And I think something that I've noticed, and is really interesting is that a lot of therapists are really focused on, "I need to get, you know, other therapist's directories, I need to get my name out there, I need to get referrals for clients." 

And so, if you think about sort of a marketing funnel, the first step is top of funnel, you want to get as many people to go to your profile or learn about you as possible. So, that's sort of a top-of-funnel. But then, the next step is let's say you get you know, 1000 visits to your website every month, all these people are interested in potentially working with you. And it's like, how do you actually convert those people? Because it doesn't matter how many people you get on your website to go hear about you, if they see your website, or if they see, "I don't take insurance." Or like, whatever superbill stuff, and they're like, "I don't really understand this, I'm not sure." It doesn't really matter how well you do that part, you have to be able to actually convert the clients. And so, that's one thing, for example, that we have an instant benefits calculator where you can put it on your website. 

And in lieu of calling insurance companies for your client being like, "I'll do this for you." You can just be like, "Use this automated service and check what your out-of-network benefits are." And people are surprised. We've gotten so many emails from clients being like, "I had no idea I have these benefits. Like, this is awesome. Thank you so much for this." 

And so, then you're converting clients that you otherwise may not be converting or clients who might be on the fence about it. And then, when it comes to actually, okay, great, I have these out-of-network benefits, how do I actually use them? I mean, sending them a superbill is one option, if they can figure it out. They're like, "Oh, I'm able to figure it out." Whatnot. 

But another option is to use a service like Mentaya where we take care of submitting a claim, if it gets denied for whatever reason, we take care of all of that. Otherwise, it's on your client to do and they might not do it. They might not understand how to do it, they might forget to submit it, and then, it's too late. They might have a superbill rejected, and they go back to you, and they're like, "Hey, insurance's asking for some code." And you're like, "What does that mean?" Now, all of a sudden, you're involved.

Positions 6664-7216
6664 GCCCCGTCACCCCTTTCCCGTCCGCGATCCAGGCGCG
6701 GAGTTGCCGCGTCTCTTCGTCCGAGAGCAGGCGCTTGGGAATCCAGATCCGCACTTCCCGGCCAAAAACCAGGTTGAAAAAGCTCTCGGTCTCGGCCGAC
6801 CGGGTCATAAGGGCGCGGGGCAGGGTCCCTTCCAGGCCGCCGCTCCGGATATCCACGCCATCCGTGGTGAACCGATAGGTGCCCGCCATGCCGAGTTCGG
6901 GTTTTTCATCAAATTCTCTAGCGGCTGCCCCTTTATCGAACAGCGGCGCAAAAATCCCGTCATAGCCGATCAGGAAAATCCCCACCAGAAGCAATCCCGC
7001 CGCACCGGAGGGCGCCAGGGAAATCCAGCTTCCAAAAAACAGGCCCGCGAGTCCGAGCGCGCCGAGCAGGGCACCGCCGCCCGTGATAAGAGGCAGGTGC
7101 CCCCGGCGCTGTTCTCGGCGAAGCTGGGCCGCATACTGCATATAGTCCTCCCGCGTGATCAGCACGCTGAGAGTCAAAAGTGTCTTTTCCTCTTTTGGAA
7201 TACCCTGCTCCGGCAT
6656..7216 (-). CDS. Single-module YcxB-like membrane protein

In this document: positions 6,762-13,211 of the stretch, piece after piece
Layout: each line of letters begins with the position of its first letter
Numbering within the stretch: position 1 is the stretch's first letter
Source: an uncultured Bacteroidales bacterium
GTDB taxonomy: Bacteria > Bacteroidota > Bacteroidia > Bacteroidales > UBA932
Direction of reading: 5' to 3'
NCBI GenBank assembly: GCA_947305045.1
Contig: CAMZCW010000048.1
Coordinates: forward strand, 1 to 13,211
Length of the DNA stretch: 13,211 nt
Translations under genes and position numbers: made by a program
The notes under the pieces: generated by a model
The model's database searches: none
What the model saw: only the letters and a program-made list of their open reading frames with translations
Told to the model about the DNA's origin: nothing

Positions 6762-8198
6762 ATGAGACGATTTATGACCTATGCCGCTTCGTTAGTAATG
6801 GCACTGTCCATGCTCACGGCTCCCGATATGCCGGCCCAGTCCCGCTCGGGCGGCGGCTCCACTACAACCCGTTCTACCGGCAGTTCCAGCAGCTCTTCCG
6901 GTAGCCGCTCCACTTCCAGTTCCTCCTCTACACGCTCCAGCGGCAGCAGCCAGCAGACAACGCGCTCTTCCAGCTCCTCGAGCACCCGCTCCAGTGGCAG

And so, to your point, insurance companies definitely make it difficult, and even all the different superbill templates, like different insurance companies have different requirements. And then, now, you have to adjust your superbill to meet those requirements. And the whole process is really complicated. So, I understand why people currently aren't really doing it. But that's sort of what we want to do to help in this space, to make sure that you're getting paid your fee still up every session, that your clients are getting reimbursed so that they can, you know, continue to reinvest the money into therapy for as long as they need. 

PATRICK CASALE: I love that. And for the clinicians who are getting their full fee, you can then reinvest that money into your marketing, into your, if you want to hire an admin support, if you want to work on donating money to charitable causes in your area. Like, that's the way that you can start to really create more accessibility to you as well. So, I think, again, it's a win-win. 

But something you mentioned that is really important, well, two things, my brain is diverging in different directions. One is the superbill thing. Like, when you say different templates, different insurance companies want different things, I have so many therapists who are like, "I'm just not doing it. Like, I'm not dealing with the insurance, I'm not doing superbills." That is a barrier to treatment if you're unwilling to provide superbills. 

So, I think that because of the complication, and the confusion, and how convoluted a process it is for people to just say, "I'm not doing it." That's not an answer. Like, that does not help the client and that's not helping you. Because ultimately, what's going to happen is a client's going to find a therapist who is willing to send out that template. 

And the number two thing is like the funnel system that you mentioned, when we're talking about marketing, or any business strategy in terms of how to retain and attract clients, we're talking about like, really easy barriers to treatment and conversion here. And that goes with not just like having something like the calculator built in and embedded to easily access so that the client can immediately see and then say, "Oh, I can call this person because like, I can get this sorted out for myself." But there are other barriers to treatment that are so simple like having calls to action on your website, like having good ways for clients to contact you. I audit so many websites, and I'm like, how would I contact you if I wanted to become a client? I don't see a form, I don't see a button, I don't see a call button. Like, it's like, "Oh, yeah, it's down at the bottom, under the footer, under my address."